This is one of author Davis' better episodes in the Falco series. As always, there is a good mix of family issues, interesting secondary characters and mystery plot. "Nemesis" also shares, with other books in the series, the engaging examination of every day life in ancient Rome, with its characters going about their lives in much the same way as do subjects in contemporary mystery stories. So, a good balance of characters and plot that rarely wanders far from credibility.

Good read. Recommended.
Help other customers find the most helpful reviews 
Was this review helpful to you? Yes No


4 of 5 people found the following review helpful
5.0 out of 5 stars This one had me worried, 7 July 2011
This review is from: Nemesis: (Falco 20) (Hardcover)
Normally a Falco book will accompany me on summer holiday and that's why I bought "Nemesis"; but a few things - the blurb on the back, the title and the events of the first chapter or so - read on the train - made me speculate, was this the end of the line for Falco? As I've come to like the guy over the last 20 books I suspected that if it was a finit for Falco, I'd be a bit glum. So I read it without further delay(and bought "Wounds of Honour" to fill the gap...); well, one pounding good read and yes, a distinctly dark turn in the career of a previously wisecracking character. In fact, it was a welcome dark turn as I often found (like some other reviews)the foreign adventures a bit slow or at worst fanciful. I'd call this a reboot of Falco - just as Casino Royale rebooted Bond - grittier and with a fairly nasty undercurrent. Frankly, I expected a higher body count in the Falco Faction given the air of menace that lurks throughout.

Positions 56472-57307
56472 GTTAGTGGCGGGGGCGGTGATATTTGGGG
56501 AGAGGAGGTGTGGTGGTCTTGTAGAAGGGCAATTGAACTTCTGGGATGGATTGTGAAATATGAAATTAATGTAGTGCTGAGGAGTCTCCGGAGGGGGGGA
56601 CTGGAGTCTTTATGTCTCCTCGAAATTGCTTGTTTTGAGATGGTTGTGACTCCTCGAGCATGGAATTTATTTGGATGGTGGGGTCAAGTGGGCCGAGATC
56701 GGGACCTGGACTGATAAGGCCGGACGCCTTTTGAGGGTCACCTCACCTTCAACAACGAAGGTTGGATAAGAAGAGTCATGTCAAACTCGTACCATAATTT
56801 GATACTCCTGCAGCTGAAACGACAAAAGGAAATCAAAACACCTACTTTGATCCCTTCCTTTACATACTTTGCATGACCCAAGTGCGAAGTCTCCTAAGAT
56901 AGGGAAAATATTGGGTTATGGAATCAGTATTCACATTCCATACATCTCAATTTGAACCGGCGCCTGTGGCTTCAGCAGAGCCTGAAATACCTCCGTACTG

A few comments have been made about the torture and Helena's attitude. One thing to remember, if I remember correctly that is -Falco's job in the army was a speculator - scouting and intelligence; so, it's a fair bet that this wasn't the first time he used "enhanced interogation". Bluntly, given what went down in Britain during his tour of duty, Falco's hands are probably very dirty already. As for Helena's attitude, well she may not have liked what was going on but may also have been putting strategic distance between her, the children and the actions of Falco and Petro. Falco, Petro, Maia, Helena, all of them (and Helena's brothers) seem by the end to be ready to go to war against, ah the bad guys. It's like the scene in "Godfather" when the Corleones are discussing "going to the mattresses". This is Rome - Helena's family dodged the knife under Nero so she knows the score.

To conclude my ramblings, I loved this book - it was grittier and uglier and yet showed Falco trying to keep to the light side of the street. As to the future, I thought this was the end but it wasnt, roll on more - set in Rome and just as edgy. And personally, if I were Falco I'd worry about Domitian, exile is the best to hope for from him.
Help other customers find the most helpful reviews 
Was this review helpful to you? Yes No


4 of 5 people found the following review helpful
4.0 out of 5 stars A darker Falco, 10 May 2011
By 
Iain S. Palin (Northern Ireland) - See all my reviews
This review is from: Nemesis: (Falco 20) (Paperback)